[Show abstract] [Hide abstract]
    ABSTRACT: Background: Obesity is an increasingly prevalent condition among older adults, yet relatively little is known about how built environment variables may be associated with obesity in older age groups. This is particularly the case for more vulnerable older adults already showing functional limitations associated with subsequent disability. Methods: The Lifestyle Interventions and Independence for Elders (LIFE) trial dataset (n = 1600) was used to explore the associations between perceived built environment variables and baseline obesity levels. Age-stratified recursive partitioning methods were applied to identify distinct subgroups with varying obesity prevalence. Results: Among participants aged 70-78 years, four distinct subgroups, defined by combinations of perceived environment and race-ethnicity variables, were identified. The subgroups with the lowest obesity prevalence (45.5-59.4 %) consisted of participants who reported living in neighborhoods with higher residential density. Among participants aged 79-89 years, the subgroup (of three distinct subgroups identified) with the lowest obesity prevalence (19.4 %) consisted of non-African American/Black participants who reported living in neighborhoods with friends or acquaintances similar in demographic characteristics to themselves. Overall support for the partitioned subgroupings was obtained using mixed model regression analysis. Conclusions: The results suggest that, in combination with race/ethnicity, features of the perceived neighborhood built and social environments differentiated distinct groups of vulnerable older adults from different age strata that differed in obesity prevalence. Pending further verification, the results may help to inform subsequent targeting of such subgroups for further investigation. Trial registration: Identifier = NCT01072500.
    Full-text · Article · Dec 2015 · International Journal of Behavioral Nutrition and Physical Activity
  • Source
    • "We assume that people receive private utility from walking in a residential neighbourhood. We further assume 'weak complementarity' between walking and a neighbourhood's pedestrian characteristics: as a neighbourhood becomes more walkable, walking in the neighbourhood increases (Saelens and Handy, 2008; Wilson et al., 2011). This latter assumption allows us to build a utility function that permits us to model changes in a public good e improvement in neighbourhood pedestrian characteristics e and to trace these changes to changes in consumption of a complementary private good e individual walking activity in the neighbourhood. "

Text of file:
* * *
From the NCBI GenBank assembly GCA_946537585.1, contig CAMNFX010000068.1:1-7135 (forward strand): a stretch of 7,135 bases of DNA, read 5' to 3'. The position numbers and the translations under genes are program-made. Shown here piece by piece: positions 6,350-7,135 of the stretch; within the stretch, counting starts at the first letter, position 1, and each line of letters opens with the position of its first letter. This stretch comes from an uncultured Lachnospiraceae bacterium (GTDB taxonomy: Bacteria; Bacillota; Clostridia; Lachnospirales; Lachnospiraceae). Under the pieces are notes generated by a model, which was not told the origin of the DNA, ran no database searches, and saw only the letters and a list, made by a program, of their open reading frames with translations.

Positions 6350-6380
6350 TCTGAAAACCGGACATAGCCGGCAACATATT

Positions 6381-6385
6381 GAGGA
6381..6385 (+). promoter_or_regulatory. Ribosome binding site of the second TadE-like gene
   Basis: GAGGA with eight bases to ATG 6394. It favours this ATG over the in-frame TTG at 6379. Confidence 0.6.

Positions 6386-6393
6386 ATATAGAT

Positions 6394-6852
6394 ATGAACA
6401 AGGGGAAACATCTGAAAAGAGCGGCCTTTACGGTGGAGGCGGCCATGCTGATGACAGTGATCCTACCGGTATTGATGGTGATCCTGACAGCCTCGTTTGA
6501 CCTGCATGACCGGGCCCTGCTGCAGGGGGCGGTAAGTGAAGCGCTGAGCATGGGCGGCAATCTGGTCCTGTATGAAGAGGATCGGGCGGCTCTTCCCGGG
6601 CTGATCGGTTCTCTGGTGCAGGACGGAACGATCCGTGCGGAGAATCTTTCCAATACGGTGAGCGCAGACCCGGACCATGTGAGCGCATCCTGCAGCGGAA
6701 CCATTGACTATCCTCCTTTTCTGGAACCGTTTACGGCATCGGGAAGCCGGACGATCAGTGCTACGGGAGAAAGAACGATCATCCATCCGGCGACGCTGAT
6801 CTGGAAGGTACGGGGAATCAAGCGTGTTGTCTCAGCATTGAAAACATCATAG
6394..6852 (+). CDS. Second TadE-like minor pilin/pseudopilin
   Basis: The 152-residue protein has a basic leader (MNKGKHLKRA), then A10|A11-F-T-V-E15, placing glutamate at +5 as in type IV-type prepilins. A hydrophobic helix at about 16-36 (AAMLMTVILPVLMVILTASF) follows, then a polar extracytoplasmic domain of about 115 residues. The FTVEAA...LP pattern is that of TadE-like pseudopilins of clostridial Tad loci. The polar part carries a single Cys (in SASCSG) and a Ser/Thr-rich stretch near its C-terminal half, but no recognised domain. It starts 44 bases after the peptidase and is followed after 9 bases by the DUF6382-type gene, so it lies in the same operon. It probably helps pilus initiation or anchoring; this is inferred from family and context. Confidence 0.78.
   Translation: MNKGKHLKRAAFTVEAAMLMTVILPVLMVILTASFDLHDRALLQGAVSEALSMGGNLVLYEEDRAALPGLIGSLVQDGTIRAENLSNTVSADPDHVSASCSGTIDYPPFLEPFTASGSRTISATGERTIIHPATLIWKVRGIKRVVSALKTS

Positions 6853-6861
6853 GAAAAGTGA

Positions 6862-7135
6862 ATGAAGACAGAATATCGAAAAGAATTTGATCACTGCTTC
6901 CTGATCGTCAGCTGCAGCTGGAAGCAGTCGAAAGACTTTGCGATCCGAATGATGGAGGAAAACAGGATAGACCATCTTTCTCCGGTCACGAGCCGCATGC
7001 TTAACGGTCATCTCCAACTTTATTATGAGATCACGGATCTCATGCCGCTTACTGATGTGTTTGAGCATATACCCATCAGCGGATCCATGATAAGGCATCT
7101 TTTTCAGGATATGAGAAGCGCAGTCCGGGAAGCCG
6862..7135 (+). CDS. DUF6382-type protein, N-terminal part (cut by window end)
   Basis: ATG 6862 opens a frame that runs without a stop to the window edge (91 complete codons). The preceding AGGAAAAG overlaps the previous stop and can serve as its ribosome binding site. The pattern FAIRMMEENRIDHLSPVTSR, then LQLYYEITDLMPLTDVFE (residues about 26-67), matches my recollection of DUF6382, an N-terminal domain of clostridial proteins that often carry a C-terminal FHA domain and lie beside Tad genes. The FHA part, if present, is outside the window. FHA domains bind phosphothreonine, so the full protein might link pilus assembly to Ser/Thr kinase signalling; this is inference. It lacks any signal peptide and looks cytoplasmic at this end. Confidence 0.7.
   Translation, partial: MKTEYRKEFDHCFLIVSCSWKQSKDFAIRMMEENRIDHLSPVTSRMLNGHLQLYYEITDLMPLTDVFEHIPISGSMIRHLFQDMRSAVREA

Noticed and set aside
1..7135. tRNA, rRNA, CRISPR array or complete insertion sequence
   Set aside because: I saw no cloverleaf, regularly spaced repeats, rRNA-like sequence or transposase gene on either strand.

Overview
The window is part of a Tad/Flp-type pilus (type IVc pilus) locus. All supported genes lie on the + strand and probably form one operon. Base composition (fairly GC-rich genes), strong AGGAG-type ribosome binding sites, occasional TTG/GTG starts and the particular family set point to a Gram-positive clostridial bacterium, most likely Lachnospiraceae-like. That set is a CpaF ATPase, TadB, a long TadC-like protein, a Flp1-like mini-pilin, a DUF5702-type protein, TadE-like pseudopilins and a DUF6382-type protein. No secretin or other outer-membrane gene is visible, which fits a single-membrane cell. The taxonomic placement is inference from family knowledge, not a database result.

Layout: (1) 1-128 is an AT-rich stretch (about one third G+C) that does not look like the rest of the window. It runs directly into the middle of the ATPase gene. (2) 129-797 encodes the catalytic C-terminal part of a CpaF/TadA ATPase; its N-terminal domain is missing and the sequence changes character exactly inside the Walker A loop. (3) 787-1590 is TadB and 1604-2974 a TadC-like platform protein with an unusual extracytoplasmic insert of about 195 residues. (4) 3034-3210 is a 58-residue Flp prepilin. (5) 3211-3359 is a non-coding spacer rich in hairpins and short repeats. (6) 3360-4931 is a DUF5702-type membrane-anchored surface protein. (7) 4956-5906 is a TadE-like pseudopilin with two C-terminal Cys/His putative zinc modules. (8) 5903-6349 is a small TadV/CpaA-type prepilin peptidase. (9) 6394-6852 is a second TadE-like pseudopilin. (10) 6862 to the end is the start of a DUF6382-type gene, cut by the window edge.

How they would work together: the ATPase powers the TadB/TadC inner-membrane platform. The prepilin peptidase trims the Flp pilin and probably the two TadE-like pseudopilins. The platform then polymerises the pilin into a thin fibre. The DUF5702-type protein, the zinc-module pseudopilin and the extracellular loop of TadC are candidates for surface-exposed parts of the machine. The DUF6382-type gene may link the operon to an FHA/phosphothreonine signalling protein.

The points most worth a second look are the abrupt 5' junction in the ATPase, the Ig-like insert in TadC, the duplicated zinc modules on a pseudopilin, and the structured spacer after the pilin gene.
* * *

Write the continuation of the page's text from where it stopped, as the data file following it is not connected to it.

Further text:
[Show abstract] [Hide abstract]
    ABSTRACT: Walking is the most common form of moderate-intensity physical activity among adults, is widely accessible and especially appealing to obese people. Most often policy makers are interested in valuing the effect on walking of changes in some characteristics of a neighbourhood, the demand response for walking, of infrastructure changes. A positive demand response to improvements in the walking environment could help meet the public health target of 150 min of at least moderate-intensity physical activity per week. We model walking in an individual's local neighbourhood as a 'weak complement' to the characteristics of the neighbourhood itself. Walking is affected by neighbourhood characteristics, substitutes, and individual's characteristics, including their opportunity cost of time. Using compensating variation, we assess the economic benefits of walking and how walking behaviour is affected by improvements to the neighbourhood. Using a sample of 1209 respondents surveyed over a 12 month period (Feb 2010-Jan 2011) in East Belfast, United Kingdom, we find that a policy that increased walkability and people's perception of access to shops and facilities would lead to an increase in walking of about 36 min/person/week, valued at £13.65/person/week. When focussing on inactive residents, a policy that improved the walkability of the area would lead to guidelines for physical activity being reached by only 12.8% of the population who are currently inactive. Additional interventions would therefore be needed to encourage inactive residents to achieve the recommended levels of physical activity, as it appears that interventions that improve the walkability of an area are particularly effective in increasing walking among already active citizens, and, among the inactive ones, the best response is found among healthier, younger and wealthier citizens.
    Full-text · Article · Sep 2015 · Social Science [?] Medicine
Show more